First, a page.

here was once upon a time a little baby whose father was Japanese ambassador to the court of China, and whose mother was a Chinese lady. While this child was still in its infancy the ambassador had to return to Japan. So he said to his wife, “I swear to remember you and to send you letters by the ambassador that shall succeed me; and as for our baby, I will despatch some one to fetch it as soon as it is weaned.” Thus saying he departed.
Well, embassy after embassy came (and there was generally at least a year between each), but never a letter from the Japanese husband to the Chinese wife. At last, tired of waiting and of grieving, she took her boy by the hand, and sorrowfully leading him to the seashore, fastened round his neck a label bearing the words, “The Japanese ambassador’s child.” Then she flung him into the sea in the direction of the Japanese Archipelago, confident that the paternal tie was one which it was not possible to break, and that therefore father and child were sure to meet again.
One day, when the former ambassador, the father, was riding by the beach of Naniwa (where afterward was built the city of Osaka), he saw something white floating out at sea, looking like a small island. It floated nearer, and he looked more attentively. There was no doubt about its being a child. Quite astonished, he stopped his horse and gazed again. The floating object drew nearer and nearer still. At last with perfect distinctness it was perceived to be a fair, pretty little boy, of about four years old, impelled onward by the waves.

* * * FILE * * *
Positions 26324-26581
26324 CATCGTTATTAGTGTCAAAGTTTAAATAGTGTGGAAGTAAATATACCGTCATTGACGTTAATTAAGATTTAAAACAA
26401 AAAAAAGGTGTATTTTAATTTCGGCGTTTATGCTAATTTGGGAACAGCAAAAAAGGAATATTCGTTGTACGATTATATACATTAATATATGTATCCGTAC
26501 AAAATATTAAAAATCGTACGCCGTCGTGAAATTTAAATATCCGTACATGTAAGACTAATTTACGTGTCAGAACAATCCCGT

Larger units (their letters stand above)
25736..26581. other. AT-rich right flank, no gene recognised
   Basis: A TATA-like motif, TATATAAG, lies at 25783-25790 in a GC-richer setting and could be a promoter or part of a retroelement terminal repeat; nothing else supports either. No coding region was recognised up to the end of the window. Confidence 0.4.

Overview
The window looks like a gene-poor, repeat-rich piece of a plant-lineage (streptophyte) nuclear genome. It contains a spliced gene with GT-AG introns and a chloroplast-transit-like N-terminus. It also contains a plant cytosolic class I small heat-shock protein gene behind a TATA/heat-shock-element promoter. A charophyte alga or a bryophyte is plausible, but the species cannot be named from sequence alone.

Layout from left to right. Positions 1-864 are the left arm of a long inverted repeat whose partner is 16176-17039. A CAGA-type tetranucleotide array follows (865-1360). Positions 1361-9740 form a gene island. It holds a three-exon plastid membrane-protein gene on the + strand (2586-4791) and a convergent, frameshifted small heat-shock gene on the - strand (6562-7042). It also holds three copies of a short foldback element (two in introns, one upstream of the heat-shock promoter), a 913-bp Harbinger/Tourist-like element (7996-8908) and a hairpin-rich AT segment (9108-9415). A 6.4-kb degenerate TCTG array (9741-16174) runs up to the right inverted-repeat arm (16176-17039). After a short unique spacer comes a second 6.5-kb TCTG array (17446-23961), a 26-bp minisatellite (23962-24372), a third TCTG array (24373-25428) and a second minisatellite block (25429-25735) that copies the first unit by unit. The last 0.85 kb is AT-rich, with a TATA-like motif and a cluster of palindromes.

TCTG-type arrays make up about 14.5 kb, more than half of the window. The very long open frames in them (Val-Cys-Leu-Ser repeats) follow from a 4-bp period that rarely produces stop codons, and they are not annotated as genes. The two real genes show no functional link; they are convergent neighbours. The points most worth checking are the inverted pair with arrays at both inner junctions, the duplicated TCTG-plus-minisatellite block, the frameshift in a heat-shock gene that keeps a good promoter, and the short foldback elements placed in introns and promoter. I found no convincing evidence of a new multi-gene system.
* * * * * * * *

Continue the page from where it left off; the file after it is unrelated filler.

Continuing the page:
Still closer inspection showed that the boy rode bravely on the back of an enormous fish. When the strange rider had dismounted on the strand, the ambassador ordered his attendants to take the manly little fellow in their arms, when lo, and behold! there was the label round his neck, on which was written, “The Japanese ambassador’s child.” “Oh, yes,” he exclaimed, “it must be my child and no other, whom its mother, angry at having received no letters from me, must have thrown into the sea. Now, owing to the indissoluble bond tying together parents and children, he has reached me safely, riding upon a fish’s back.” The air of the little creature went to his heart, and he took and tended him most lovingly.
To the care of the next embassy that went to the court of China, he intrusted a letter for his wife, in which he informed her of all the particulars; and she, who had quite believed the child to be dead, rejoiced at its marvellous escape.
The child grew up to be a man, whose handwriting was beautiful. Having been saved by a fish, he was given the name of “Fishsave.”
 Beautiful handwriting was considered one of the most admirable of accomplishments in old Japan.